FSC® stands for Forest Stewardship Council®, an organization that works to promote the practice of sustainable forestry worldwide.
The FSC requires products that bear an FSC certified label to go through a “chain of custody” from the forest to the manufacturer to the merchant and finally, to the printer; this means FSC paper is guaranteed to be from sustainable forests so the health of the forest is maintained.
So far, 174m hectares of forests have met its strict criteria. Violence and the displacement of indigenous peoples are also prohibited in its forests. This is crucial as forests support 1.6 billion of the poorest people in the world.
Ripping Image is a FSC certified company, so is authorised to place an appropriate FSC logo on a printed product. Independent auditors conduct a chain-of-custody assessment of Ripping Image each year to ensure that FSC criteria for maintaining chain of custody and its high standards are met.
FSC papers are typically, but not always, made from virgin fibre which sounds irresponsible but paper made using virgin fibres that are sourced from FSC managed forests are both sustainable and responsible.
Sometimes paper making a claim that it is “recycled” can be misleading as the paper may not contain much recycled paper and it may only contain recycled paper from a paper mill. FSC has strict rules on whether paper can be considered ‘Recycled’ and must contain at least 85% post-consumer waste.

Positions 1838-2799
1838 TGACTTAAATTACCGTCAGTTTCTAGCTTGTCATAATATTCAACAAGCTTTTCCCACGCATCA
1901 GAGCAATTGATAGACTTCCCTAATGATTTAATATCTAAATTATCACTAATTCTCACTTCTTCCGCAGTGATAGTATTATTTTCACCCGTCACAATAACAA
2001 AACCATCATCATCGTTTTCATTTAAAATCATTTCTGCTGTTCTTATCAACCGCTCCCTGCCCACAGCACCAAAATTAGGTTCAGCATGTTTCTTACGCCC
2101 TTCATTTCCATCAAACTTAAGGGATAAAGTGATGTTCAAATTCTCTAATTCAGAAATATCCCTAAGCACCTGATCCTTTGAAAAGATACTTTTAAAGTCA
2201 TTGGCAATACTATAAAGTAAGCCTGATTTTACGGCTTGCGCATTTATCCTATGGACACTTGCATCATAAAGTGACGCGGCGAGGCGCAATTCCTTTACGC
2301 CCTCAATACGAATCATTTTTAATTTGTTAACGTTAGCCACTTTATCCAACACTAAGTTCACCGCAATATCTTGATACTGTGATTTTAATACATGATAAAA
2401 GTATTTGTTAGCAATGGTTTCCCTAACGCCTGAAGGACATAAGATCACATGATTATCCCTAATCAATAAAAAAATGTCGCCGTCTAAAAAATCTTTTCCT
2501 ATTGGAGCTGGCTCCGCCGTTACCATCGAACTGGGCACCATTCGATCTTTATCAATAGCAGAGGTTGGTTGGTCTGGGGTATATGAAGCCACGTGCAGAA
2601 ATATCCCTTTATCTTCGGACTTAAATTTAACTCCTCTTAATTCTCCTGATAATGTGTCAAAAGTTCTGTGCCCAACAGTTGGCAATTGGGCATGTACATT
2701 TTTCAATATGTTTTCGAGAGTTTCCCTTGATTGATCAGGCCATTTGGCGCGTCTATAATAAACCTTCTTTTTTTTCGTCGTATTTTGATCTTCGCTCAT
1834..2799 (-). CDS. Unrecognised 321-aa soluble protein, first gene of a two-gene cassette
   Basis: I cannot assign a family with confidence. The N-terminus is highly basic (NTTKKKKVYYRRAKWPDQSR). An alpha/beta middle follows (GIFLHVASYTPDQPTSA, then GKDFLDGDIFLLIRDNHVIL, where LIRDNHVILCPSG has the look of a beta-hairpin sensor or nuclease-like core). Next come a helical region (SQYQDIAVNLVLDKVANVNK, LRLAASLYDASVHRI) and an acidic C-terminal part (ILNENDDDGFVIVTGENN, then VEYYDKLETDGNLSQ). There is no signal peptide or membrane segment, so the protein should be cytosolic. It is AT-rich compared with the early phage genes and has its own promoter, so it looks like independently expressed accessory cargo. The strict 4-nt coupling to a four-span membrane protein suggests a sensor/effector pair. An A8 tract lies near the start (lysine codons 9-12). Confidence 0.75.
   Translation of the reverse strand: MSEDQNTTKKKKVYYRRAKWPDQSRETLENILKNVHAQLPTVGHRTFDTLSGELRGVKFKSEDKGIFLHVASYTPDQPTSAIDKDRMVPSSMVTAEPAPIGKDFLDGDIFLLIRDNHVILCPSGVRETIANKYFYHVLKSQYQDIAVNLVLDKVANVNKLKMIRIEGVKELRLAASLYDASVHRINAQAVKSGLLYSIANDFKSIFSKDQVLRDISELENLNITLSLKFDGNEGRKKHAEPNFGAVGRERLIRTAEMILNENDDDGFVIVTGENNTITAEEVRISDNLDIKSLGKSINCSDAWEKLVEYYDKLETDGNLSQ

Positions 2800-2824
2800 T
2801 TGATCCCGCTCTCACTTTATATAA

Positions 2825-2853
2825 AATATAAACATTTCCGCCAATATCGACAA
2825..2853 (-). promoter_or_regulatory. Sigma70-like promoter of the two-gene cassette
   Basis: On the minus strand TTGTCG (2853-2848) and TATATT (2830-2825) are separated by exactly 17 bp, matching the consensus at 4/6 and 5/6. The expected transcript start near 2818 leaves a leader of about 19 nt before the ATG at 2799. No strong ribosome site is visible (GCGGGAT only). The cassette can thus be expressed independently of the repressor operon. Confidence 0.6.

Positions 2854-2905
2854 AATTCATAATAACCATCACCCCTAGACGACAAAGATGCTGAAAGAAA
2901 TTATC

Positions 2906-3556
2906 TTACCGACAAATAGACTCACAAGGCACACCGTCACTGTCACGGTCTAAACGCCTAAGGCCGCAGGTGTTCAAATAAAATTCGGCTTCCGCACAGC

A lack of certification when claiming paper to be recycled and the fact that recycling one tonne of paper would power a home for nine months, save 7,000 gallons of water and reduce greenhouse gas emissions by one metric tonne of carbon equivalent (CO2e) leads us to believe that using FSC paper is the more responsible choice.
There is an increasing range of paper products carrying the FSC Recycled label. Post-consumer waste, such as old newspapers or reclaimed household and office waste paper, has been used to make these products. The FSC Recycled label can also be found on wood reclaimed from construction and demolition sites or, for example, used railway sleepers and telephone poles.
FSC Recycled teak has been used to refurbish the Greenwich moored Cutty Sark, the only tea clipper still in existence, and one of the most famous ships in the world!